10 July 2011

Fireflies in the Night

L’affaire Elevator-Guy continues, Congress worries over defending us from the scourge of energy-efficient light bulbs, the King James Bible celebrates its 400th anniversary, and the people rehash the Casey Anthony verdict. I’m sure all these things are important, and I intend to throw in my two bits’ wroth on them all in the near future, but I don’t really feel motivated right now. Enervation takes over. It’s hot, not July summer hot, but hot enough to sap energy and will for all that. Fitful firefly weather—not that we get fireflies here in the pacific northwest. I’ve seen them, though, eerie and silent in the summer night.

Random thoughts flicker aimlessly through my night-dulled mind. An airplane crash in 1951 that took the life of a young West Point cadet who left behind a remarkable monument to his life—a thirty-page account of an Indian war that in some respects surpassed any serious work available at that time. A proposed duel between a future president and a political opponent that would have involved broadswords and a pit on a Mississippi island. A bizarre 1966 album by some guys from New Jersey that could have changed the course of rock ‘n’ roll (well, no, but it would have been an interesting collectable if it had been released). More sightings of Christian Nationite faux quotations. A strange Supreme Court case which Daniel Webster—who once beat the devil—lost in arguing that only Christians were capable of charity. But none of it jells. I need something for each of them—some further bit of information, some way of putting the inexplicable into perspective, to do any of them justice. If History isn’t to be just “a bunch of stuff that happened” (to quote the great Homer Simpson) or “a tale told by an idiot, full of sound and fury, signifying nothing” (as a British playwright once put it), there has to be something more to it. A place to stand that puts the whole into some sort of perspective. And right now my perspective is limited indeed. Events look like nothing more than fireflies flitting fitfully through a hot summer night.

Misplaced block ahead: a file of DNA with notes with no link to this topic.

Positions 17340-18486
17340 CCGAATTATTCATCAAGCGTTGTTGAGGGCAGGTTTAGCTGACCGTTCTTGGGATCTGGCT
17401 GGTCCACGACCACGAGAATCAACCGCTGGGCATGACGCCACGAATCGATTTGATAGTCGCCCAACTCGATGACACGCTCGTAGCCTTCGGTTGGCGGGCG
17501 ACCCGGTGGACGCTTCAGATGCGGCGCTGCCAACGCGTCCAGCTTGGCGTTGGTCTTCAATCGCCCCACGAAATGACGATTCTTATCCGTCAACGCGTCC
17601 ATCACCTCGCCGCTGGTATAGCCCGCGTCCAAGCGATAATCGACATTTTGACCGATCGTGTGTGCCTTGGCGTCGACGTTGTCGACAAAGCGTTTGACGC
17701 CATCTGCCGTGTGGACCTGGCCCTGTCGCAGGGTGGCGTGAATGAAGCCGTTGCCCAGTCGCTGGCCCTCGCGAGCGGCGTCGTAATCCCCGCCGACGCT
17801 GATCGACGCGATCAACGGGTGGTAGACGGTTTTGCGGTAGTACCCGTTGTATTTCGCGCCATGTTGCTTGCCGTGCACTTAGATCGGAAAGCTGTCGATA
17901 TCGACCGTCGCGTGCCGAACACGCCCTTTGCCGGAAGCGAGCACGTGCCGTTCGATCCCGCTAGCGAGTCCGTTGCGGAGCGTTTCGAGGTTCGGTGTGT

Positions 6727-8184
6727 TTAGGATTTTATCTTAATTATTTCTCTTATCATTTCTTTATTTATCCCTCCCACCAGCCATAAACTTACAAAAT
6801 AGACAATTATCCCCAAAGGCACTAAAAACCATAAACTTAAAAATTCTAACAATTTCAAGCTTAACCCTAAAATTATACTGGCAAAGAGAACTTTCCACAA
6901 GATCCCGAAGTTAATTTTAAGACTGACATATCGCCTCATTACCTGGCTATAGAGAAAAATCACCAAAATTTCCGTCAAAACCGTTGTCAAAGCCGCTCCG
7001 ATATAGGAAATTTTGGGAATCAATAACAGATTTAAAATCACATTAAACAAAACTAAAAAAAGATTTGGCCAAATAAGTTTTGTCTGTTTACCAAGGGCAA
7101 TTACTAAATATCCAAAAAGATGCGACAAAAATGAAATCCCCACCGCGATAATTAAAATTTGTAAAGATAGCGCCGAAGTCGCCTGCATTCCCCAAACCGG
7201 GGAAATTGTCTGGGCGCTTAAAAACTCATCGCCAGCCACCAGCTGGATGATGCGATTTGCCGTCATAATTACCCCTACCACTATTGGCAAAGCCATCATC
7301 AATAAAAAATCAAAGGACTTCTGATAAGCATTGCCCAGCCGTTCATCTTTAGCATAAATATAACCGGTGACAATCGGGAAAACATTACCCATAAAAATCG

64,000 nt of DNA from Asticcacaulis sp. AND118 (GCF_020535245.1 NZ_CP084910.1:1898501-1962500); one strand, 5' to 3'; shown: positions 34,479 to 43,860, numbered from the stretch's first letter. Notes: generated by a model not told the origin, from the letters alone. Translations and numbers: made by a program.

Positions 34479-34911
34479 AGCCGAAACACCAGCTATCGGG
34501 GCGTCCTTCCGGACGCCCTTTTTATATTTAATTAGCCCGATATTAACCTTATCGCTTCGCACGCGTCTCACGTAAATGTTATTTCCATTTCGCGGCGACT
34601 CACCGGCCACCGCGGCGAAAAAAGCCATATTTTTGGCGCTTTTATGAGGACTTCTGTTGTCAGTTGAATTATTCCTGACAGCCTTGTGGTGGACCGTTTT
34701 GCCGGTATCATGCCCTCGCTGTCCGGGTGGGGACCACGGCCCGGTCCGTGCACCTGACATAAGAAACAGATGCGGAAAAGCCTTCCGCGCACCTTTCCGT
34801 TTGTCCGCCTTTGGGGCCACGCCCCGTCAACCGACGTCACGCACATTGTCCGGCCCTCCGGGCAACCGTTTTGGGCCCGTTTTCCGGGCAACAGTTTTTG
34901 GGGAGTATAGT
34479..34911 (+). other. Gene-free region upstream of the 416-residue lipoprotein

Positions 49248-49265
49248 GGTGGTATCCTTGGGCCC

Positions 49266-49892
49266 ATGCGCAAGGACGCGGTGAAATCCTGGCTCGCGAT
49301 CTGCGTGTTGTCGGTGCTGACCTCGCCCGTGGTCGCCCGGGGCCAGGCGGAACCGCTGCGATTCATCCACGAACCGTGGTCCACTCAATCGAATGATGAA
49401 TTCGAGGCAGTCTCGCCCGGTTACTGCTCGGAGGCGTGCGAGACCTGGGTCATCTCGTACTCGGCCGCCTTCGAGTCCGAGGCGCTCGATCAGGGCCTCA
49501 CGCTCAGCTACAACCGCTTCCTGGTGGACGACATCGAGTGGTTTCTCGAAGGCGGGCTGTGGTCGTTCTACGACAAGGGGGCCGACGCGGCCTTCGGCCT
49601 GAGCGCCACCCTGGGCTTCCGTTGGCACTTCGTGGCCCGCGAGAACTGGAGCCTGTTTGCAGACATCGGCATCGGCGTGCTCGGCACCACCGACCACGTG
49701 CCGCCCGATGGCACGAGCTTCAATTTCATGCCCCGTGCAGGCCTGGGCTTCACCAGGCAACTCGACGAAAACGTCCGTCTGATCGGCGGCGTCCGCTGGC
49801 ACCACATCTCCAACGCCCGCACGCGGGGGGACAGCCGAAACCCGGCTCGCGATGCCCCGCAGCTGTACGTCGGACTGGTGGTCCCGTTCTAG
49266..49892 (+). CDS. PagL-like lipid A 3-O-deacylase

1 comment:

Scott Stiefel said...


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